Lawmakers clouded by sex harassment scandal
By the A.M. Costa Rica staff

Lawmakers are involved in a sexual harassment scandal, but the leadership seems to have been successful in keeping a lid on the affair.

So far all that has been made public are rumors and a television news interview with a supposed witness who had her face shielded.

Lawmakers broached the subject in the general session of the Asamblea Legislativa Monday, but those who did were criticized for taking time away from national business.

The harassment seems to have taken place when a male lawmaker took a trip to Limón province Aug. 11 with a female staff member. Whatever happened or
 did not happen resulted in the woman leaving her job the following Monday or being fired. She refused to talk to reporters.

The assembly leadership pointed out that there has been no complaint from the woman and that an investigation should not be started. Typically Costa Rican agencies, including the police, do not make independent investigations and usually wait until a formal complaint is filed.

Without a complaint and some formal action, news organizations are reluctant to name the deputy, so a cloud is put over the heads of every serving legislator.

Sexual harassment is a relatively new concept for Costa Rica. A law forbids it, but the legislature appears not to be covered by the general law. 

Day care centers opened to help Colombian refugees
Two day care centers are operating in San José for children of Colombian refugees, thanks to a U.S. grant of $13,000.

The centers were the topic of a story Tuesday released by the  U.N. High Commissioner for Refugees.

The first center opened in May, mostly in the home of a childcare provider.

The day care centers provide an English learning station and computer training for the refugee families, about 90 percent of whom are from Colombia, said Andy Prater, a human rights and labor officer for the U.S. Embassy who was quoted by a reporter for the U.S. State Department. 

But refugee children from other countries also are welcomed at the day care facilities, he said.

Two day-care centers now are operational in the San
José metropolitan area, and the hope is to open a third center in the same region very soon, said Prater in an interview Tuesday.

Prater said administration and day-to-day operation of the centers is run by a San José-based group called the Asociación de Consultores y Asesores Internacionales, which is a partner for the Office of the U.N. High Commissioner for Refugees in operating the day care centers.

Prater said that when the U.N. office contacted the U.S. Embassy, "we were happy to help and play a part in making affordable child care become a reality for refugees in Costa Rica."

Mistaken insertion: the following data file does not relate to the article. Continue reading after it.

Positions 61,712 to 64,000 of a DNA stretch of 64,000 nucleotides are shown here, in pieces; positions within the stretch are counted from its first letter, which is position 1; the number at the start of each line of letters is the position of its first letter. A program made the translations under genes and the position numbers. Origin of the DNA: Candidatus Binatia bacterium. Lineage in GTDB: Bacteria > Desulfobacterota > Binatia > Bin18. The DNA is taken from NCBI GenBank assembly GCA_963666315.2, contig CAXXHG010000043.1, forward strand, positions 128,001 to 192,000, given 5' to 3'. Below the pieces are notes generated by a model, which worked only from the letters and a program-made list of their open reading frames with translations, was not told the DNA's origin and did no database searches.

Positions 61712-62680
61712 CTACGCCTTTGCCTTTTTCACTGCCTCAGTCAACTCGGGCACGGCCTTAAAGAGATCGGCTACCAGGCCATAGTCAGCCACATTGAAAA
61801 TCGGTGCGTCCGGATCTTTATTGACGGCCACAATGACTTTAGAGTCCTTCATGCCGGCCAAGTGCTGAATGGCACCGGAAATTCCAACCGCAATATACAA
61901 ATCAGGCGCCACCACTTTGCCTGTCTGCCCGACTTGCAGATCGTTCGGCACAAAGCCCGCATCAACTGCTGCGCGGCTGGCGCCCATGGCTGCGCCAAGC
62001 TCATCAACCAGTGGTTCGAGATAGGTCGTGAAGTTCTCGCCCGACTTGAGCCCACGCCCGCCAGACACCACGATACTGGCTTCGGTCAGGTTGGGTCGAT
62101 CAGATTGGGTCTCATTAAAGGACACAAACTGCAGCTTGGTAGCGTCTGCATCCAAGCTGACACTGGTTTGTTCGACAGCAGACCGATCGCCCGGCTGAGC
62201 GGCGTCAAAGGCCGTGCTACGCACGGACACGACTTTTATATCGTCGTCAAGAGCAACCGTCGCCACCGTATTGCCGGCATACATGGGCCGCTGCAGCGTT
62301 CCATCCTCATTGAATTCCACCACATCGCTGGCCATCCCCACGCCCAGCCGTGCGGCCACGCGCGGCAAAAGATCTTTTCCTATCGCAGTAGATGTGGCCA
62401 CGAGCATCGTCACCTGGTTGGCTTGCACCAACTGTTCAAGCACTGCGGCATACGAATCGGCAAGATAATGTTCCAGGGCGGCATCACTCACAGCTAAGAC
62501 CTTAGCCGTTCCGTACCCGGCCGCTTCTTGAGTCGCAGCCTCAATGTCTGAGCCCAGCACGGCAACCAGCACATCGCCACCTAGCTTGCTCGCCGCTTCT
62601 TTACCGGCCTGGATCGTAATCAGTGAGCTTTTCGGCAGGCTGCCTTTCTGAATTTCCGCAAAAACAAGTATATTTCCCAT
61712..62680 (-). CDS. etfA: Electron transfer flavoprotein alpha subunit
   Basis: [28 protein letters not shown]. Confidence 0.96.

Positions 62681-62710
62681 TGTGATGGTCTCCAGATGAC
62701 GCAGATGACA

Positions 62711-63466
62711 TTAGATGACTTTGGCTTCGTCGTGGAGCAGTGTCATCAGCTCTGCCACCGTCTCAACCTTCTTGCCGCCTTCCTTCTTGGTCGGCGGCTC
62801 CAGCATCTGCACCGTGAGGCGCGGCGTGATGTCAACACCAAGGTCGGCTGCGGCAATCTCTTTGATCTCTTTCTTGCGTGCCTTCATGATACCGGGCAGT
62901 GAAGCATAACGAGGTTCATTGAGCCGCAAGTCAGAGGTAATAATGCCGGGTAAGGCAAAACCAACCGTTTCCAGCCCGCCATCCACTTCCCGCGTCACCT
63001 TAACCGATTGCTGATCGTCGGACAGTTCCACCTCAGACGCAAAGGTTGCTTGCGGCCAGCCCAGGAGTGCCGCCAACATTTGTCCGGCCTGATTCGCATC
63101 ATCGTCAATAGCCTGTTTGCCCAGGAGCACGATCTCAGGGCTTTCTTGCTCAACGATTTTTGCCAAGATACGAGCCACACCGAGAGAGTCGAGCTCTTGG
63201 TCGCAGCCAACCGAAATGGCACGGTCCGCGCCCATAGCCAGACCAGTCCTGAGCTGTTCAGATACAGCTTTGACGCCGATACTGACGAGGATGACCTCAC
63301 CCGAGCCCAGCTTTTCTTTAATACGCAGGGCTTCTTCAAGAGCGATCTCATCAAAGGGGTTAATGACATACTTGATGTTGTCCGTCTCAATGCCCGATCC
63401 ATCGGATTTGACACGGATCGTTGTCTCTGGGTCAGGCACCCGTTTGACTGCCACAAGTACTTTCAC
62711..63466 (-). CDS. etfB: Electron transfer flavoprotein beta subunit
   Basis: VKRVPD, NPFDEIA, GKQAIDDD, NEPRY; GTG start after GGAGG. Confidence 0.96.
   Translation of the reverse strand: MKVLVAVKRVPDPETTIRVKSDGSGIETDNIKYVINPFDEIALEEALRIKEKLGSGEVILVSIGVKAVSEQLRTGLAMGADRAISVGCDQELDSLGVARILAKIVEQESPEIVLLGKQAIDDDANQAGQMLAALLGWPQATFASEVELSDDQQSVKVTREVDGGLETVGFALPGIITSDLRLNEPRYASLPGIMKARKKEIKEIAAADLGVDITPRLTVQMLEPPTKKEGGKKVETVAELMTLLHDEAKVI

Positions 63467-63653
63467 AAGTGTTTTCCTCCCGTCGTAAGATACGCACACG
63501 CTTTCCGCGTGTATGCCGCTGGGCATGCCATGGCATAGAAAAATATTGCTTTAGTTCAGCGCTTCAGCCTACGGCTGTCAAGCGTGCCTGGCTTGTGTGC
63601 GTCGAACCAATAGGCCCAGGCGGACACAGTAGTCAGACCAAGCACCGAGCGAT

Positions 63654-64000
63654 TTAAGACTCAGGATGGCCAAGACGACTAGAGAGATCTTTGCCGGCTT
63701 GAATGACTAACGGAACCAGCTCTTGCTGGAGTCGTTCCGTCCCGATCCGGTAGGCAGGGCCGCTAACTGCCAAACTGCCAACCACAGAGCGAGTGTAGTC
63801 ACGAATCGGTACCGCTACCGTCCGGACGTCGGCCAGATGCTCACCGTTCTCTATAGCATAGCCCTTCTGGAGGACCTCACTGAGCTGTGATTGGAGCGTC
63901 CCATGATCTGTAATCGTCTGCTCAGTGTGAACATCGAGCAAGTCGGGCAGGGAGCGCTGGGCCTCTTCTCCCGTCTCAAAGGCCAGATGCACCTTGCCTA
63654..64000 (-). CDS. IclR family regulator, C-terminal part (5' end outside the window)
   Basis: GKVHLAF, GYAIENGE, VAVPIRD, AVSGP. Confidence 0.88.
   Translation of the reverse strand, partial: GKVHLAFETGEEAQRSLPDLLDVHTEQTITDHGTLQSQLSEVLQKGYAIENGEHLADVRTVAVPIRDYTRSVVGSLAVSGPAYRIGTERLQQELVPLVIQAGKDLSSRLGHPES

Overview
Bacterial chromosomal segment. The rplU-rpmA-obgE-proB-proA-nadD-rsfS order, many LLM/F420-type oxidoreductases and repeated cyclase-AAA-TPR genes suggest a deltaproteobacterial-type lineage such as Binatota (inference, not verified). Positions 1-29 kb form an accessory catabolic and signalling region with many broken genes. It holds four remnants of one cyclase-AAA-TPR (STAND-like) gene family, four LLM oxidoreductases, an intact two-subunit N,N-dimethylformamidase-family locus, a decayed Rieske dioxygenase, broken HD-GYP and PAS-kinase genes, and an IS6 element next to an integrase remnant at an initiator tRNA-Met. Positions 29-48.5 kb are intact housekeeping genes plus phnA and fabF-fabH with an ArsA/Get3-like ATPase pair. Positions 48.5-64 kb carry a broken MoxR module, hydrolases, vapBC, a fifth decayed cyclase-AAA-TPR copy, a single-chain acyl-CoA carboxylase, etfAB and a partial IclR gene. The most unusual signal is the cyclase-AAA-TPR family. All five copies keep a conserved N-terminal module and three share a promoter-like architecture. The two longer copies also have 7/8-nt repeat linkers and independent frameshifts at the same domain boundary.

Some 8 to 10 children are enrolled at each of the day care centers, said Prater.

The United Nations said that officially, more than 13,000 refugees are in Costa Rica, mostly from Colombia.

Horseshoe Casino closed by municipal officials over license flap
By the A.M. Costa Rica staff

Dispute over a business license has caused the Municipalidad de San José to close down temporarily the Horseshoe Casino at Avenida 1 and Calle 9.

The casino seems to have been in a long-running battle with the municipality.

Such closures are not unusual in Costa Rica where  rules change rapidly as do interpretations. Obtaining and maintaining a business license can be a chore.
A recent sweep through the same area resulted in the closing of at least nine businesses who had flaws in their paperwork, according to the municipality.

The Horseshoe was remodeled about four years ago from an unsuccessful strip club that also had its problems with local officials. The premises include a bar and a poker room.

The Horseshoe has been successful lately in attracting  out-of-town gaming customers and housing them in nearby hotels.

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San José, Costa Rica, Wednesday, Aug. 30, 2006, Vol. 6, No. 172

México's López Obrador suggests shadow presidency
By the A.M. Costa Rica wire services

Mexico's top electoral court has thrown out allegations of massive fraud in last month's presidential election, handing almost certain victory to conservative Felipe Calderón.

Leftist challenger Andrés Manuel López Obrador says the judges' unanimous rejection of his complaints is "offensive and unacceptable for millions of Mexicans." He vowed not to recognize a government led by Calderón and the ruling Partido Acción Nacional.

López Obrador is calling for a national assembly Sept. 16 in the the capital's main square, the Plaza de la Constitución, to decide the future of his supporters' civil disobedience campaign. He has suggested the assembly could name him president of an alternative government.

The seven-judge Tribunal de Elecciones Federal reported it examined 375 challenges to the July 2 election, and discarded about one-half of 1 percent of the 41 million ballots, due to irregularities. The court said it found no evidence of massive fraud, or any indication that further recounts would tip the election from Calderón to López Obrador.